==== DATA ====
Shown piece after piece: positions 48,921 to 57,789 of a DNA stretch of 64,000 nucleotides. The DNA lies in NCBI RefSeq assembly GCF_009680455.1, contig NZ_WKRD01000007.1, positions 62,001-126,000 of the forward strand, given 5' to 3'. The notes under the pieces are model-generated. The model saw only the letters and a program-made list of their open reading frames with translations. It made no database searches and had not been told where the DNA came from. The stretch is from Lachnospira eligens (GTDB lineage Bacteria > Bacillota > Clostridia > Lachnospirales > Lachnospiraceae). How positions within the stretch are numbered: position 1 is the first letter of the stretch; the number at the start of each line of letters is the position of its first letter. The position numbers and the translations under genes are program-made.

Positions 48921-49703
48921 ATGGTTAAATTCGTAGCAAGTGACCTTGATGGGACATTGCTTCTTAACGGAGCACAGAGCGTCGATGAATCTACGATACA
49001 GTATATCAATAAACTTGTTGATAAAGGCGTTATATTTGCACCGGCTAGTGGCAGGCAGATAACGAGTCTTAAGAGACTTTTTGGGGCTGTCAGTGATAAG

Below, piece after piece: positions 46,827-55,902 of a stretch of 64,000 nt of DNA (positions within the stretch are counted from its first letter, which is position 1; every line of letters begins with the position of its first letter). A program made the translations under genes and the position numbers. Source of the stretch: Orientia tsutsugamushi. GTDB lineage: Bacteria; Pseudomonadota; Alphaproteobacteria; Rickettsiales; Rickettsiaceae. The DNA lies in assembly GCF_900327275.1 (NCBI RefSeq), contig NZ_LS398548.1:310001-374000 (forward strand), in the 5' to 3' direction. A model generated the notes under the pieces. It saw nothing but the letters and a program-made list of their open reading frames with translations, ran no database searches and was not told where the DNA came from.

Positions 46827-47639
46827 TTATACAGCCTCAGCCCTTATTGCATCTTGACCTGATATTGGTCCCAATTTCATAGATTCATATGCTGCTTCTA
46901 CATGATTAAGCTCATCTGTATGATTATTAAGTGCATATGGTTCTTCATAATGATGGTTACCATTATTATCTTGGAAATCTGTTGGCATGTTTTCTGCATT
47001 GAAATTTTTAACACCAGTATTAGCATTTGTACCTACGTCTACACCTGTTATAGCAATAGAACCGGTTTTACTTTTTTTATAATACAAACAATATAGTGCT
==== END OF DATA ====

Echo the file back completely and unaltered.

Shown piece after piece: positions 48,921 to 57,789 of a DNA stretch of 64,000 nucleotides. The DNA lies in NCBI RefSeq assembly GCF_009680455.1, contig NZ_WKRD01000007.1, positions 62,001-126,000 of the forward strand, given 5' to 3'. The notes under the pieces are model-generated. The model saw only the letters and a program-made list of their open reading frames with translations. It made no database searches and had not been told where the DNA came from. The stretch is from Lachnospira eligens (GTDB lineage Bacteria > Bacillota > Clostridia > Lachnospirales > Lachnospiraceae). How positions within the stretch are numbered: position 1 is the first letter of the stretch; the number at the start of each line of letters is the position of its first letter. The position numbers and the translations under genes are program-made.

Positions 48921-49703
48921 ATGGTTAAATTCGTAGCAAGTGACCTTGATGGGACATTGCTTCTTAACGGAGCACAGAGCGTCGATGAATCTACGATACA
49001 GTATATCAATAAACTTGTTGATAAAGGCGTTATATTTGCACCGGCTAGTGGCAGGCAGATAACGAGTCTTAAGAGACTTTTTGGGGCTGTCAGTGATAAG

Below, piece after piece: positions 46,827-55,902 of a stretch of 64,000 nt of DNA (positions within the stretch are counted from its first letter, which is position 1; every line of letters begins with the position of its first letter). A program made the translations under genes and the position numbers. Source of the stretch: Orientia tsutsugamushi. GTDB lineage: Bacteria; Pseudomonadota; Alphaproteobacteria; Rickettsiales; Rickettsiaceae. The DNA lies in assembly GCF_900327275.1 (NCBI RefSeq), contig NZ_LS398548.1:310001-374000 (forward strand), in the 5' to 3' direction. A model generated the notes under the pieces. It saw nothing but the letters and a program-made list of their open reading frames with translations, ran no database searches and was not told where the DNA came from.

Positions 46827-47639
46827 TTATACAGCCTCAGCCCTTATTGCATCTTGACCTGATATTGGTCCCAATTTCATAGATTCATATGCTGCTTCTA
46901 CATGATTAAGCTCATCTGTATGATTATTAAGTGCATATGGTTCTTCATAATGATGGTTACCATTATTATCTTGGAAATCTGTTGGCATGTTTTCTGCATT
47001 GAAATTTTTAACACCAGTATTAGCATTTGTACCTACGTCTACACCTGTTATAGCAATAGAACCGGTTTTACTTTTTTTATAATACAAACAATATAGTGCT